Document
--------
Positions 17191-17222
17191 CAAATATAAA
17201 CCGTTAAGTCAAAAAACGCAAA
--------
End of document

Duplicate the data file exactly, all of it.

Positions 17191-17222
17191 CAAATATAAA
17201 CCGTTAAGTCAAAAAACGCAAA